Summit Health past was rosy, future is scary
Even before the Congressional Supercommittee's failure to reach a debt resolution plan, as formally announced last Wednesday, Summit Health officials were planning for the worst.
At the annual meeting Nov. 22, president and CEO Norman Epstein told board members that how Democrats and Republicans handled the nation's $15 trillion debt would affect healthcare in Franklin County. He actually hoped the committee would not reach a consensus.
"Our field wants them to fail," he said. "It will be a short-term win for healthcare. Otherwise the cuts will be too deep. Waynesboro Hospital will have to disappear or cut services if it passes."
The first effect of no solution would be an automatic two percent reduction in physician reimbursement fees for Medicare patients in 2013, he said. That was scary enough, but he added that some experts predicted a 20 percent drop, which was "frightful."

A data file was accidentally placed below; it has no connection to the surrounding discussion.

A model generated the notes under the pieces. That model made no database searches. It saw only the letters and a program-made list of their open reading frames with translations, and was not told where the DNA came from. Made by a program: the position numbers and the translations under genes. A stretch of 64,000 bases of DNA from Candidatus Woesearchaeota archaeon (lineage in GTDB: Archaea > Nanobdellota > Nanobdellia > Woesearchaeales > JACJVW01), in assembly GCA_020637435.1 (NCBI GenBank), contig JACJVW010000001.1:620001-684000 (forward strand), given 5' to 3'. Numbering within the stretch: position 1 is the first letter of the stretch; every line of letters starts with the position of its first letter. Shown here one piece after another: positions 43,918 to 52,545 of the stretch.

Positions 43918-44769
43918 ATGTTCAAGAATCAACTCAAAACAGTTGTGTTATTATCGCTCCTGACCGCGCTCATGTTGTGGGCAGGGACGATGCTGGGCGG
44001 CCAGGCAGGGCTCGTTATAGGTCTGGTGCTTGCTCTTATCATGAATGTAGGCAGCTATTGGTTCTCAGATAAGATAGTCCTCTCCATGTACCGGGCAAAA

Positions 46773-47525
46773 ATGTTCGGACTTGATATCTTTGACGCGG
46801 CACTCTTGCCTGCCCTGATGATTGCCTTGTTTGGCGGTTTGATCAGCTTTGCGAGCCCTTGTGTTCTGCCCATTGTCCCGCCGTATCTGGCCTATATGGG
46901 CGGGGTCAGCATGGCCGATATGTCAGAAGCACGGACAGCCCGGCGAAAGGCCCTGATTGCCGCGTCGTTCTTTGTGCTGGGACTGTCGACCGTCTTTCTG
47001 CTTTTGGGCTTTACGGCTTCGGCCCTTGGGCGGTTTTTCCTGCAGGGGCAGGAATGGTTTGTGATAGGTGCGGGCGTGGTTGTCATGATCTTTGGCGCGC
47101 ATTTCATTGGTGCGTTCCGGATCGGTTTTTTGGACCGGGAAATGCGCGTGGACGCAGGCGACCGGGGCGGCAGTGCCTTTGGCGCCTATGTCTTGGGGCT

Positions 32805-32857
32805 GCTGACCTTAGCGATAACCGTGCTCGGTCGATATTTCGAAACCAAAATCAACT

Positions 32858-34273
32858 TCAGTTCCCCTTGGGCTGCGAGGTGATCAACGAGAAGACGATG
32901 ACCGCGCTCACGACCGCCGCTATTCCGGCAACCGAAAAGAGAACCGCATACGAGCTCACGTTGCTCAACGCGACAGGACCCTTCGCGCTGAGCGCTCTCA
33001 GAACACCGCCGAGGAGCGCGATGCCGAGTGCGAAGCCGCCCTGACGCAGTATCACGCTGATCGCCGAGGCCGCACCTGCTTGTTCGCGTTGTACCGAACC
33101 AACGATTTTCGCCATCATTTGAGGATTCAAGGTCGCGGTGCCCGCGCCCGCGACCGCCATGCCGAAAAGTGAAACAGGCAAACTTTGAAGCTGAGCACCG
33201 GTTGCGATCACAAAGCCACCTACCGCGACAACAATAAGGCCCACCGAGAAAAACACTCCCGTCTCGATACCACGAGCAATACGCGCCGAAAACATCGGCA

The more rural Waynesboro Hospital would be affected more than Chambersburg, since special provisions in Medicare law hurt those facilities harder.
"November 23 is a game-changer," said Epstein. "Summit Health has reacted well so far. We will make the hard and potentially unpopular decisions."
Pat O'Donnell, chief operating- and chief financial officer, continued, "Changes have to be made in a non-political manner."
The future could include a revamping of how care was delivered or services were offered. Both men acknowledged the entitlements of Medicare and Medicaid were no longer affordable. Medicare accounted for 60 percent of revenue at Chambersburg Hospital, and 63 percent in Waynesboro. The industry is represented in Washington D.C. by lobbyists from the State Hospital Association of Pennsylvania and the American Hospital Association, though local personnel contact local politicians on some issues.
Outside of the bleak forecast, Epstein reported that 2011 was a successful fiscal year for Summit Health. Revenue was $409,195,000 and expenses were $373,938,000, with salaries and wages at 45 percent. The Chambersburg Hospital expansion was well underway, scheduled to be complete next December. It will house 171 private patient rooms and a new cardiac catheterization suite. The Pathways to Nursing Careers program was developing their workforce. The Antrim Walk-in Care facility was celebrating its one year anniversary in Greencastle. During the year it treated 7,200 patients and accepted all patients, regardless of type of insurance coverage.